The year numbering system used with Common Era notation was devised by the Christian monk Dionysius Exiguus in the year 525 to replace the Era of Martyrs system, because he did not wish to continue the memory of a tyrant who persecuted Christians. He attempted to number years from an initial reference date ("epoch"), an event he referred to as the Incarnation of Jesus. Dionysius labeled the column of the table in which he introduced the new era as "Anni Domini Nostri Jesu Christi".
Numbering years in this manner became more widespread in Europe with its usage by Bede in England in 731. Bede also introduced the practice of dating years before what he supposed was the year of birth of Jesus, and the practice of not using a year zero.[d] In 1422, Portugal became the last Western European country to switch to the system begun by Dionysius.
first used "Vulgar Era" to distinguish dates on the Christian calendar from the regnal year
typically used in national law.
The term "Common Era" is traced back in English to its appearance as "Vulgar Era"[e] to distinguish dates on the Ecclesiastic calendar from those of the regnal year, the year of reign of a sovereign, typically used in national law.
The first use of the Latin term vulgaris aerae[f] discovered so far was in a 1615 book by Johannes Kepler. Kepler uses it again in a 1616 table of ephemerides, and again in 1617. A 1635 English edition of that book has the title page in English – so far, the earliest-found usage of Vulgar Era in English. A 1701 book edited by John LeClerc includes "Before Christ according to the Vulgar Æra, 6". A 1716 book in English by Dean Humphrey Prideaux says, "before the beginning of the vulgar æra, by which we now compute the years from his incarnation." A 1796 book uses the term "vulgar era of the nativity".
The first so-far-discovered usage of "Christian Era" is as the Latin phrase aerae christianae on the title page of a 1584 theology book. In 1649, the Latin phrase æræ Christianæ appeared in the title of an English almanac. A 1652 ephemeris is the first instance so-far-found for English usage of "Christian Era".
The English phrase "common Era" appears at least as early as 1708, and in a 1715 book on astronomy is used interchangeably with "Christian Era" and "Vulgar Era". A 1759 history book uses common æra in a generic sense, to refer to the common era of the Jews. The first-so-far found usage of the phrase "before the common era" is in a 1770 work that also uses common era and vulgar era as synonyms, in a translation of a book originally written in German. The 1797 edition of the Encyclopædia Britannica uses the terms vulgar era and common era synonymously. In 1835, in his book Living Oracles, Alexander Campbell, wrote: "The vulgar Era, or Anno Domini; the fourth year of Jesus Christ, the first of which was but eight days", and also refers to the common era as a synonym for vulgar era with "the fact that our Lord was born on the 4th year before the vulgar era, called Anno Domini, thus making (for example) the 42d year from his birth to correspond with the 38th of the common era..." The Catholic Encyclopedia (1909) in at least one article reports all three terms (Christian, Vulgar, Common Era) being commonly understood by the early 20th century.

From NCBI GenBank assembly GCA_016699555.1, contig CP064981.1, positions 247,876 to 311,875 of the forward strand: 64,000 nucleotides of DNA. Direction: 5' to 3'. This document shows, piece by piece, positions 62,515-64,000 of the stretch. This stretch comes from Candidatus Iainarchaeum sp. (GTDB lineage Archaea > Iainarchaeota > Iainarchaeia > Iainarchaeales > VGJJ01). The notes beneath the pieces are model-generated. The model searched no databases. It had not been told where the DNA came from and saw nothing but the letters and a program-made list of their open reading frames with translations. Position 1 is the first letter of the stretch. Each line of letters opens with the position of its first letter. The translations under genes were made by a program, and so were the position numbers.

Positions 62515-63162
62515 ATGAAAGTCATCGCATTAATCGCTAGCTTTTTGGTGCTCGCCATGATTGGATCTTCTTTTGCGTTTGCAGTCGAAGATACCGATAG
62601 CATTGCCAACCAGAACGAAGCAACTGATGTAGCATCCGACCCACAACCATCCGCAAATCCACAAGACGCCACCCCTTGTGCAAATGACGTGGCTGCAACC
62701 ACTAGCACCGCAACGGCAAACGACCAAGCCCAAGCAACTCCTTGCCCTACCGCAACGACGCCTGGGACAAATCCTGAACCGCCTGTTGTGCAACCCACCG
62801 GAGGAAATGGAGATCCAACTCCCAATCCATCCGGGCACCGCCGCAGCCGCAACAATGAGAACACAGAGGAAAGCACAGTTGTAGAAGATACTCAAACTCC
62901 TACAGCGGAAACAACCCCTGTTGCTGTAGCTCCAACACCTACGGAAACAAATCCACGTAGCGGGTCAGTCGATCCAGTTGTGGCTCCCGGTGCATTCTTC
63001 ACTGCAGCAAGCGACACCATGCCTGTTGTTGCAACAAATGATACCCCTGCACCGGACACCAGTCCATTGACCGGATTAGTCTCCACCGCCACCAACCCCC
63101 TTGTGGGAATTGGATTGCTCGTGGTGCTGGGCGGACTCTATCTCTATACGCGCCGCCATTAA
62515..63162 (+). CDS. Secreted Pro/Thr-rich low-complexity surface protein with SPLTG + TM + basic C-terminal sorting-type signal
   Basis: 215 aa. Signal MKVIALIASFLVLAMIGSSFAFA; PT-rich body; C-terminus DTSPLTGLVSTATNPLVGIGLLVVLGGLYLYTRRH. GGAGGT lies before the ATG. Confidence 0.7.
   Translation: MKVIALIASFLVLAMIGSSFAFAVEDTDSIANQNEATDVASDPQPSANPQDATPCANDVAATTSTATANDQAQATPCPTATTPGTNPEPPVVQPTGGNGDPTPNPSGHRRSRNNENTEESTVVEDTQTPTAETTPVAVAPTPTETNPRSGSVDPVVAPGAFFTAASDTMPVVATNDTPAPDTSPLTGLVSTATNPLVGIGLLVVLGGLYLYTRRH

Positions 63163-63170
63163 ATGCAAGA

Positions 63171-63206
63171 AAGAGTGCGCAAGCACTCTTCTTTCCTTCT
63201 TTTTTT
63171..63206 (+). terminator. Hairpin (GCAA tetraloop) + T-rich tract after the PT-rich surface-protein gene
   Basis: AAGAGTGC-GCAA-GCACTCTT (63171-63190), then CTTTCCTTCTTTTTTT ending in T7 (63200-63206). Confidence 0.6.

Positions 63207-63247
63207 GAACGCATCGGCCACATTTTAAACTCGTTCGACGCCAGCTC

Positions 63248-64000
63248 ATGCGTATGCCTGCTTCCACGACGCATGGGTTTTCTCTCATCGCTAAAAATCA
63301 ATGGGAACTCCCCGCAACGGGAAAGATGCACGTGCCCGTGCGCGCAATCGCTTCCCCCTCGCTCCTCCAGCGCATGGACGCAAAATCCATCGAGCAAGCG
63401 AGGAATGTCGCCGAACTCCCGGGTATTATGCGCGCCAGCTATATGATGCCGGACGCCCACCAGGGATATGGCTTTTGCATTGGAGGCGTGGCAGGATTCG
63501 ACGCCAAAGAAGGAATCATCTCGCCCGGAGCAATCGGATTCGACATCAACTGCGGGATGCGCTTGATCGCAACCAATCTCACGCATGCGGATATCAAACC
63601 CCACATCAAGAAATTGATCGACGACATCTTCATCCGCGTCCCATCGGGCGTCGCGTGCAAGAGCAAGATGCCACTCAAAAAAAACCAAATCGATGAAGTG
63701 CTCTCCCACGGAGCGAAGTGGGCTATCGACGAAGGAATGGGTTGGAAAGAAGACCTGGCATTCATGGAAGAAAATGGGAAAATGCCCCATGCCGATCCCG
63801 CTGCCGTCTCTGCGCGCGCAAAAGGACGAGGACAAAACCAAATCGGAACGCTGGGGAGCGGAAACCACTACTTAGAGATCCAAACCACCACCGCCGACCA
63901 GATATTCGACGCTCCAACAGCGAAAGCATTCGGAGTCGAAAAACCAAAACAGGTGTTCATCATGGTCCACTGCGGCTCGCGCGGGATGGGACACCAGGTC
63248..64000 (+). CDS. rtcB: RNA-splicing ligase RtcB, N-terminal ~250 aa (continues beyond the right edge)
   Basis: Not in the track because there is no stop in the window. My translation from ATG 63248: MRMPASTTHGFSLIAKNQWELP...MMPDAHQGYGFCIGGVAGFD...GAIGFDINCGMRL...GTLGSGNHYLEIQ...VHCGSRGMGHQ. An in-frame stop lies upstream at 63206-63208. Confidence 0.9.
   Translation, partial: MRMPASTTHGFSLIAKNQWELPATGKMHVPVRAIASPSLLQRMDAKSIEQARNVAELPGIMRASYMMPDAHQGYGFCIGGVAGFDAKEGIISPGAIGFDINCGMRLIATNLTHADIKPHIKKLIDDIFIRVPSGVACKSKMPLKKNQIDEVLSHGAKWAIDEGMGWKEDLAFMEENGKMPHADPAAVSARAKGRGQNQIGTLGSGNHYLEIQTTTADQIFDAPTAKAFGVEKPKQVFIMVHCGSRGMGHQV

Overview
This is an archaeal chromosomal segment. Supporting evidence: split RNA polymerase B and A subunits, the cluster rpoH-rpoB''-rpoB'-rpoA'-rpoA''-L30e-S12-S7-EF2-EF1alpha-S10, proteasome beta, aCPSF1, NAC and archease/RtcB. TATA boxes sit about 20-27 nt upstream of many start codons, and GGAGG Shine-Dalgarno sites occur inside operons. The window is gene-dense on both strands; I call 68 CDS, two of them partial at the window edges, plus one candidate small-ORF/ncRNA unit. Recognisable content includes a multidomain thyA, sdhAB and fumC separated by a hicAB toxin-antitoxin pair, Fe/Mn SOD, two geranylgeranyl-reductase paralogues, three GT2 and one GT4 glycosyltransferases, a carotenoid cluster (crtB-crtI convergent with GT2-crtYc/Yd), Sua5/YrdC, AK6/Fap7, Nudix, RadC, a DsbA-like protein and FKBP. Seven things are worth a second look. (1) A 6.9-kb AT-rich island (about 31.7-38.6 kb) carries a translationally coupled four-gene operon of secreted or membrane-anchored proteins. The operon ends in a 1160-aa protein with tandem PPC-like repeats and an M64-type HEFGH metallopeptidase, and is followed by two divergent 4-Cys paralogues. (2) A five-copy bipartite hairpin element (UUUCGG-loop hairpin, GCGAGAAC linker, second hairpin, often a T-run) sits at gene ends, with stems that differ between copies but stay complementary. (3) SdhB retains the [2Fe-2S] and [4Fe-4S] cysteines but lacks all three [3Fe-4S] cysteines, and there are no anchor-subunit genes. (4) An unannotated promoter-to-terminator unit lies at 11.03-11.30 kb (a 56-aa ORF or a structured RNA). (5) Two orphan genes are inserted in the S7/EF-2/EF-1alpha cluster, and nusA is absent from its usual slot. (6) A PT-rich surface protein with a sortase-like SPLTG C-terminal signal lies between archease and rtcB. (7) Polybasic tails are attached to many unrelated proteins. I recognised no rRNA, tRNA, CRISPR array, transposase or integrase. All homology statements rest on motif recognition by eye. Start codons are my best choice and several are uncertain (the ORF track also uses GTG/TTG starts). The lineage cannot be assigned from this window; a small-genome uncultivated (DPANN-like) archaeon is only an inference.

The phrase "common era", in lower case, also appeared in the 19th century in a generic sense, not necessarily to refer to the Christian Era, but to any system of dates in common use throughout a civilization. Thus, "the common era of the Jews", "the common era of the Mahometans", "common era of the world", "the common era of the foundation of Rome". When it did refer to the Christian Era, it was sometimes qualified, e.g., "common era of the Incarnation", "common era of the Nativity", or "common era of the birth of Christ".
An adapted translation of Common Era into pseudo-Latin as Era Vulgaris (in Latin this means Common Mistress) was adopted in the 20th century by some followers of Aleister Crowley, and thus the abbreviation "e.v." or "EV" may sometimes be seen as a replacement for AD.
History of the use of the CE/BCE abbreviation
Although Jews have their own Hebrew calendar, they often use the Gregorian calendar.
As early as 1825, the abbreviation VE (for Vulgar Era) was in use among Jews to denote years in the Western calendar.
Common Era notation has also been in use for Hebrew lessons for "more than a century". Some Jewish academics were already using the CE and BCE abbreviations by the mid-19th century, such as in 1856, when Rabbi and historian Morris Jacob Raphall used the abbreviation in his book Post-Biblical History of The Jews.[g]
In the 200 years between 1808 and 2008 the ratio of usage of BCE to BC has increased by about 20% and CE to AD by about 50%, primarily since 1980.